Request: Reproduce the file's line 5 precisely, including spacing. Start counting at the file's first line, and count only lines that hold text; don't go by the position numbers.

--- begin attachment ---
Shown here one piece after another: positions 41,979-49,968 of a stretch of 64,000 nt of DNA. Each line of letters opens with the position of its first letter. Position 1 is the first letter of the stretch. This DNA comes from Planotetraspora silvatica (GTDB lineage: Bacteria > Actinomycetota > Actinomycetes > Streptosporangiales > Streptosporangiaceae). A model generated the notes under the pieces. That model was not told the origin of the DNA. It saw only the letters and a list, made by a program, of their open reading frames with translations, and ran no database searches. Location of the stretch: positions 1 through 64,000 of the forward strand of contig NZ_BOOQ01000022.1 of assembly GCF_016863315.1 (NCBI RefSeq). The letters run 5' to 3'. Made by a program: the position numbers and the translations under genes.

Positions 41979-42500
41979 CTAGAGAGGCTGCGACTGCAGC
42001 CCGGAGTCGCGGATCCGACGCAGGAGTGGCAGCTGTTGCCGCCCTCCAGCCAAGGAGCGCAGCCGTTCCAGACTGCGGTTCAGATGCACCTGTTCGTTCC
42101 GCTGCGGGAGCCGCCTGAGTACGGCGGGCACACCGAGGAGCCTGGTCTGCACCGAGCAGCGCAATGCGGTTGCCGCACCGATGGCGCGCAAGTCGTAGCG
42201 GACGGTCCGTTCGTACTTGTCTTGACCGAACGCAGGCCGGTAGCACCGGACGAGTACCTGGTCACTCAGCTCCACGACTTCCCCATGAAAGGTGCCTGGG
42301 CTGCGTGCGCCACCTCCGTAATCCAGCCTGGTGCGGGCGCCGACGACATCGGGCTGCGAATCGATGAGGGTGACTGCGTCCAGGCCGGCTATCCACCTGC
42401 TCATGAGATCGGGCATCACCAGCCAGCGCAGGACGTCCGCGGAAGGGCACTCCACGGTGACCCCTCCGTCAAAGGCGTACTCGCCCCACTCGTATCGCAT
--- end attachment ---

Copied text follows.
42101 GCTGCGGGAGCCGCCTGAGTACGGCGGGCACACCGAGGAGCCTGGTCTGCACCGAGCAGCGCAATGCGGTTGCCGCACCGATGGCGCGCAAGTCGTAGCG